Cleaning your fireplace can be a messy job. It’s a good idea to use gloves, an apron and a facemask and/or protective eyewear.
To begin, remove all ashes and debris with a dustpan, followed up with your vacuum (this goes without saying, but you should make sure you wait a long time after use to ensure the fire is out and the fireplace has cooled).
Marble is a porous material, which means it absorbs any liquids used on its surface. This is why you should avoid using harsh chemical cleaning products, which could damage the marble.
According to Cleanipedia, you should start by using a microfiber cloth to remove any surface dust and dirt from your marble fireplace, before using distilled water on stains.
If this doesn’t work, you should consider using a specialist cleaning product designed for marble.
You can use a solution of table salt and detergent to clean your stone fireplace.
- Dissolve one cup of detergent and 3 tablespoons of table salt in 3 quarts of warm water.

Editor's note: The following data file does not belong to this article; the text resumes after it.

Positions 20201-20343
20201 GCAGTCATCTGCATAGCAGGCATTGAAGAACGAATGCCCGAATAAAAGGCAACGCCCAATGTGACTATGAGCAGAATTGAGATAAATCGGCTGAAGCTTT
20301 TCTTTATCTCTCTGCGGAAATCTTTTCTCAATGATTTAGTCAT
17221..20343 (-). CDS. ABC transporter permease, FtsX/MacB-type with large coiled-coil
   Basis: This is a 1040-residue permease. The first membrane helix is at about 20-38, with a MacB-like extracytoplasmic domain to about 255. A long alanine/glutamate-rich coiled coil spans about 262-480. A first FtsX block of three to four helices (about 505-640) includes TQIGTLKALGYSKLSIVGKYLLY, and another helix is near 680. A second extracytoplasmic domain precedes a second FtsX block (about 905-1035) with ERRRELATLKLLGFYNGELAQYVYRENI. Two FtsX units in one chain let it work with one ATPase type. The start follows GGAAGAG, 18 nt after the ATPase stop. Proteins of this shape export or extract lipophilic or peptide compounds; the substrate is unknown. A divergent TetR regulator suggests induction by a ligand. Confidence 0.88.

- Apply the cleaner to your fireplace and leave to the solution to set for 10 minutes.
- After it has set, use a plastic wire scrub to remove the cleaning solution.
- Rinse with a soft sponge dipped in water.
- Allow the hearth to dry before using the fireplace again.
- In a bowl, combine two tablespoons of Cream of Tartar and water to make a thin paste.
- Apply a layer of paste to any sooty areas and allow to sit for 5-10 minutes.
- Rinse with water and repeat step 2 if necessary.
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If you have any cleaning tips of your own you'd like to share, please comment below.